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Anand Gandhi (born Anand Modi;[1] 26 September 1980 in Mumbai, India) is an Indian filmmaker, entrepreneur, media producer, innovator and systems researcher. He is also the founder/CEO of the Mumbai-based new media studio and systems think tank Memesys Culture Lab.[2] He is best known for his contribution towards the popular daily soap Kyunki saas bhi kabhi Bahu thi and Helicopter Eela. His debut feature film Ship of Theseus (2013), which premiered at the Toronto International Film Festival won the National Film Award for Best Picture.[3]

Anand Gandhi
आनंद गांधी
The Film Maker and Producer Anand Gandhi at the Master Class on “Virtual Reality The emerging grammar of a new language”, during the 48th International Film Festival of India (IFFI-2017), in Panaji, Goa on November 24, 2017.jpg
Anand Gandhi in 2017
Born26 September 1980 (1980-09-26) (age 38)
OccupationFilmmaker, Entrepreneur, Systems Researcher
Years active2000–present
Partner(s)Kani Kusruti

Gandhi's second film (as a creative director, executive producer and co-writer) 'Tumbbad' opened the Critics' Week at the 75th Venice Film Festival, and is scheduled for an early October release, presented by the filmmaker Aanand L. Rai.

In 2017, he produced An Insignificant Man – a nonfiction thriller directed by Khushboo Ranka and Vinay Shukla on the rise of the Aam Aadmi Party in India. It was released to widespread international and domestic acclaim. The film was picked up by Vice for International distribution.[4]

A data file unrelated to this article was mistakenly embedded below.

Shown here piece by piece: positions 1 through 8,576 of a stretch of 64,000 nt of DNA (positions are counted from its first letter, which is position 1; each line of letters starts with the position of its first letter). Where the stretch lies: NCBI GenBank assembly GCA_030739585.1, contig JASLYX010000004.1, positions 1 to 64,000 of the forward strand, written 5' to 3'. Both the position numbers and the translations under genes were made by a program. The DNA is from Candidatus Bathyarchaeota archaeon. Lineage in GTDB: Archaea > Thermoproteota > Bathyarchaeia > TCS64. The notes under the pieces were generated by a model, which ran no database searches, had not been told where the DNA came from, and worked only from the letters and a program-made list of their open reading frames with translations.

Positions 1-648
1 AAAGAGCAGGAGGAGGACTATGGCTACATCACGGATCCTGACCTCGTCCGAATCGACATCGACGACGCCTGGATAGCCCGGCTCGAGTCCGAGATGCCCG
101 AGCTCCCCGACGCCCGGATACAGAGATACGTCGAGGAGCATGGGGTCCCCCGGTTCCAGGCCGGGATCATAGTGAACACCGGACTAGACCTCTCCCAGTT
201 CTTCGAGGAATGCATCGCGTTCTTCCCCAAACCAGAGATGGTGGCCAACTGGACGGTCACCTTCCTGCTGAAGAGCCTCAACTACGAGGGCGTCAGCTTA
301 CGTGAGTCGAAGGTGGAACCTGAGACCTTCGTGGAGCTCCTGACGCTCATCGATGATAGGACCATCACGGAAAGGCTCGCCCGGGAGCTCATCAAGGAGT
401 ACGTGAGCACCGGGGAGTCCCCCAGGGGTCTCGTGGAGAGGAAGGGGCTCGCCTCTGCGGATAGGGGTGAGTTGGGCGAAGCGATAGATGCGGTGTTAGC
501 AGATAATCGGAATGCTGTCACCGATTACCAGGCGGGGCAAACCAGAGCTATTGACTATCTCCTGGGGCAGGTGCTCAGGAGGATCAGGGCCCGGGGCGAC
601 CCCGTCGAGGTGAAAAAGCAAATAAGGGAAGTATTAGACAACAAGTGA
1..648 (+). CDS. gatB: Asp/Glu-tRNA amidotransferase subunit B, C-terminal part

Actor and producer Ajay Devgn bought rights to Gandhi's play Beta Kaagdo. It is being made into a feature film titled 'Helicopter Eela', starring Bollywood actress Kajol.[5] Gandhi is also the co-creator of ElseVR, India’s first virtual reality (VR) platform aiming to bring “extraordinary and urgent stories” to the digital mainstream.

Gandhi delivered his INK Talk at the annual INK conference in 2013 where he enumerated his motivations behind making films while expounding on the role of memes in choice-creation.[6] He was a mentor at the Xprize Visioneers 2016 Summit, an annual gathering of the Xprize enterprise, a leading global non-profit dedicated to encouraging “radical breakthroughs for the benefit of humanity” through incentivized prize competitions.[7][8]

While on the steering committee of the 48th International Film Festival of India (IFFI), Gandhi served as the creative director of the new VR chapter of the festival.[9]


Early lifeEdit

Anand dropped out of college at the age of 18.[10] Anand was fascinated by the idea of using neuroscience and evolutionary biology to answer deep and persistent questions of philosophy. He has cited Richard Dawkins and Douglas Adams as early influences.[11][12]

In 1996, Anand pursued a program in graphic design and started a studio called Ciceros Graphics. He also taught Adobe Photoshop and other digital tools, new at the time, to traditional graphic designers. At 16, Anand assisted activist and polemist Abhay Mehta with the maintenance of a whistleblowing website.

Television, theatre and short filmsEdit

Anand Gandhi's writing career began in 2000 when he wrote dialogue for the first eighty-two episodes of popular daily soap opera Kyunki Saas Bhi Kabhi Bahu Thi and screenplay for Kahaani Ghar Ghar Kii, both of which became the longest running shows on Indian Television.[3] The same year, Anand's play Sugandhi was awarded the prestigious National Prize. Most of his plays, including Sugandhi, Pratyancha, Kshanotsav, Na, and Janashtaru were written for the alternative one-act theatre.[13] Anand has penned one mainstream Gujarati play Chal Reverse Ma Jaiye and produced Grey Elephants In Denmark (2009), a Hindi/English play written and directed by Chaitanya Tamhane.[14]